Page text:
TRANSFORMED work environments?
Keeping remote workers focused, involved and informed.
Kicking off this series of articles, let's discuss the new work environment.
Remote offices make up the new ”office building”.
No commute, closer to the family and a perceived freedom, it seems to be a perfect scenario for addressing today's need to social distancing.
But once the novelty wears off from working remotely, the office can be disorganized, unproductive, lonely, difficult to work in and people can feel disconnected from themselves and each other. Sitting in front of a zoom meeting, and becoming glued to the screen, individual energy diminishes.
Motivation, enthusiasm, and sameness sets in.
So what can be done differently, making these new realities a positive and beneficial change?
People need ways to stay connected to themselves, their teams and their individual work. Three ways to create a productive work environment includes;
Doing the Work & Refresh
Give Information & Solicit Feedback
Create Community NOT Committies
I will start with ”Work and Refresh”.
People need to find enrichment in their lives. Work-life balance is meaningless unless your life is balanced.
Your inner self must be nourished by the simulation created in your work. There is equally an important consideration for your physical well being. The practice of somatic movement connects the mind and body. It improves clarity, purpose, productivity, and reminds you that there is a sense of connection to the whole. Exploring this allows you to connect to your environment, your work, and your community. It starts with finding your center and staying aware of that grounding as you proceed in your day.
How is this done? Encouraged by your community, leadership, and being self-motivated, take the time to connect through the body. Using techniques such as breathwork, gentle yoga, and mindfulness. They will improve and reenergize your focus, intention, and motivate your productivity.
One example of this mind-body relationship is breathwork. If you have a watch that reminds you to breathe you know what I am referencing!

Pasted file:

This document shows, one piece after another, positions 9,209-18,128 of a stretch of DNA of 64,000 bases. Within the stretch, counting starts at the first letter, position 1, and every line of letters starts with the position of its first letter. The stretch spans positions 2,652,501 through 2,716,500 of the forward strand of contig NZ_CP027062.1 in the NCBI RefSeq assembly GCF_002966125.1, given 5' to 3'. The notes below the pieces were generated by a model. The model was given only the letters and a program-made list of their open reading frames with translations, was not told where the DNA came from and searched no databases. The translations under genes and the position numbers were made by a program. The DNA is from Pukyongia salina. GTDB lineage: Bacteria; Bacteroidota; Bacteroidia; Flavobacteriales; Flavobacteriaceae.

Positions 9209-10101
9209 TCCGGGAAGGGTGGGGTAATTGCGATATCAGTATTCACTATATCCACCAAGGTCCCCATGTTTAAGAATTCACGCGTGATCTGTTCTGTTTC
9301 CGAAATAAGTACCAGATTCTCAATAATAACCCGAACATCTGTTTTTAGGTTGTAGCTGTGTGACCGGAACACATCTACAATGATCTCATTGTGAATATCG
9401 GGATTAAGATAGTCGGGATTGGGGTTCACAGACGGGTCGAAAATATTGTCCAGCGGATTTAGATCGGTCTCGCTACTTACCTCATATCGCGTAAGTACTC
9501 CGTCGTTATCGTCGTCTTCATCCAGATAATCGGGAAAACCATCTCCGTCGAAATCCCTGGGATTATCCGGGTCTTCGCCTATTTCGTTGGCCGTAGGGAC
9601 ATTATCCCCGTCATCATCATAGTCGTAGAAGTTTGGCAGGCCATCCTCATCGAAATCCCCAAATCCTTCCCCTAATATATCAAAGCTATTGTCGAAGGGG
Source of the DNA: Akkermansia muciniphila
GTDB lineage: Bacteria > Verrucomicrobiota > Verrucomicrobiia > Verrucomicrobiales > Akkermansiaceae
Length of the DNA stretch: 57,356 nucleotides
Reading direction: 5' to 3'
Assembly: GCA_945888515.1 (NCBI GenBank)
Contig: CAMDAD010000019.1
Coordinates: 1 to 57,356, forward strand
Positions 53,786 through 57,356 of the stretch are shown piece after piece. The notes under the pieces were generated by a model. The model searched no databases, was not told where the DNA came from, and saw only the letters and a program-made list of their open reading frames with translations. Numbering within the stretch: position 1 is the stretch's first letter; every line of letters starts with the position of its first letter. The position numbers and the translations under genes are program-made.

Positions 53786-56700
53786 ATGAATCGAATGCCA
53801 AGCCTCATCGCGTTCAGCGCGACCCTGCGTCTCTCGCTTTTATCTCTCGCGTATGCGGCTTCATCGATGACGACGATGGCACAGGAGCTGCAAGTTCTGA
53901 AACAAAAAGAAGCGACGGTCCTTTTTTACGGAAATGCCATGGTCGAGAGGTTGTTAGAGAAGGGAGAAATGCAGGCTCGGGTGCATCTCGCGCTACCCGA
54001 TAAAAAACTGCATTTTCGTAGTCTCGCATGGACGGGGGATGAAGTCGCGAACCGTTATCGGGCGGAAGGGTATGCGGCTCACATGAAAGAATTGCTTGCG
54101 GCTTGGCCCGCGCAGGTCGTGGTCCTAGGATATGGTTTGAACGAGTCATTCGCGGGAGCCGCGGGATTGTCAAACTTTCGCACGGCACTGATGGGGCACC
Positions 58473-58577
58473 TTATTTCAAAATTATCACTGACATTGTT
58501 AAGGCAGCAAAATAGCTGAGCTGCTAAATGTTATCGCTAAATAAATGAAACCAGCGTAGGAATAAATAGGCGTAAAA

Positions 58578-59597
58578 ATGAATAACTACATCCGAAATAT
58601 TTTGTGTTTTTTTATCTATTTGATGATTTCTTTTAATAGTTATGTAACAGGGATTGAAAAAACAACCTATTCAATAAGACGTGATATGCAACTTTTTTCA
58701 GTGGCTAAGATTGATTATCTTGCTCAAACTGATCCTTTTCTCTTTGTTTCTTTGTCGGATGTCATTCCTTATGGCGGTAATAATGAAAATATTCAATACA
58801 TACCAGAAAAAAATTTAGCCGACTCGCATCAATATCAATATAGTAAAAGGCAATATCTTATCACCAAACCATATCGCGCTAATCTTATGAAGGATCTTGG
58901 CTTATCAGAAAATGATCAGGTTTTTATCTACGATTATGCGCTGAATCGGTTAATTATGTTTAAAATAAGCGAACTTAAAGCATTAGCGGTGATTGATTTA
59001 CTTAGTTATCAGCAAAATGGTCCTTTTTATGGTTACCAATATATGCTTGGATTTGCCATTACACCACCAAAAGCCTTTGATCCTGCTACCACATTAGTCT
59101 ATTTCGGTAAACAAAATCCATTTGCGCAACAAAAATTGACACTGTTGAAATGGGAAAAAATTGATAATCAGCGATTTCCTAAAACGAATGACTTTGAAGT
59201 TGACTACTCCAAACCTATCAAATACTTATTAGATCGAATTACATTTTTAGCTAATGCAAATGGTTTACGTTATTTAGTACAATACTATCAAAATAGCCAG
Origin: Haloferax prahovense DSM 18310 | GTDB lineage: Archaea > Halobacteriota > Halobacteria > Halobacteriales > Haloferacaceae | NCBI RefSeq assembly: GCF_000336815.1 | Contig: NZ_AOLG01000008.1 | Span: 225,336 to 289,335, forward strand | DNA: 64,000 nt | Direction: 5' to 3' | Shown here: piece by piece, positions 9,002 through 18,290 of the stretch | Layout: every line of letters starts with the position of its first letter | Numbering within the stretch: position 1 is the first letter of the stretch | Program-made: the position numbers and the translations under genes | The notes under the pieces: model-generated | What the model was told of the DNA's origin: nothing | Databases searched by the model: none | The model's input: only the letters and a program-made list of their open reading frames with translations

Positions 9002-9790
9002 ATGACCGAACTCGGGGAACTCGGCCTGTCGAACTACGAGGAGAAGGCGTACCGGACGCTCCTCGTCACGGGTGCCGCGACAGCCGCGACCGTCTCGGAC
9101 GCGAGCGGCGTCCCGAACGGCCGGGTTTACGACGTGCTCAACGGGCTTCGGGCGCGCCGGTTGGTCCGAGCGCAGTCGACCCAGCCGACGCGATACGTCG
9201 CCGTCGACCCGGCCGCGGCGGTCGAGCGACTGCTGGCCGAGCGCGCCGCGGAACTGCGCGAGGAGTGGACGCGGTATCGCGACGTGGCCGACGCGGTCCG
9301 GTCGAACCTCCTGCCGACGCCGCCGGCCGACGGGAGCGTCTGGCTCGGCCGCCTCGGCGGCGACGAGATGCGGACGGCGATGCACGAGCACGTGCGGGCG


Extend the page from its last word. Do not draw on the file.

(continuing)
Get up and find a comfortable seat. Set a timer for 5 minutes.
Now either close your eyes or soften your eyes into an unfocused gaze.
Listen to your breathing.
Now on each inhale, count to 3, each exhale count to 4.
Take your time.
After a few breaths, increase the count...
Inhale 4, Exhale 5
Inhale 5, Exhale 6
Just listen to your extended breath, and if
your mind wanders, bring it back to your breath.
This is normal and the trick is to see how quickly can you reconnect with your breath.
Find that place of calm, no mind and clarity.
Pay attention to what comes up, but let it go.
Coming back from the 5 minutes, take time to observe your breathing. Observe your body, is there tension, is it more relaxed? Is there a shift? What do you notice?
This and many other techniques are available. Google alternate nostril breathing, which balances the brain hemispheres or the breath of fire, which can switch on the body, if you are feeling lethargic. There are a number of practices that done regularly will help you find relief and help you refocus during the day!
In the next the article, we will dive into the notion of ”Give Information & Solicit Feedback”.
Sending you light and clarity!
Sandra Tillett is the co-founder of QuantumSavvyConsultants.com and BeyondTransformation.org
A Senior Executive, she spent over 30 years as a leader, mentor, and coach. Retiring she established a yoga studio, received her 500-hour yoga certification and is primordial sound meditation teacher through the Chopra Center.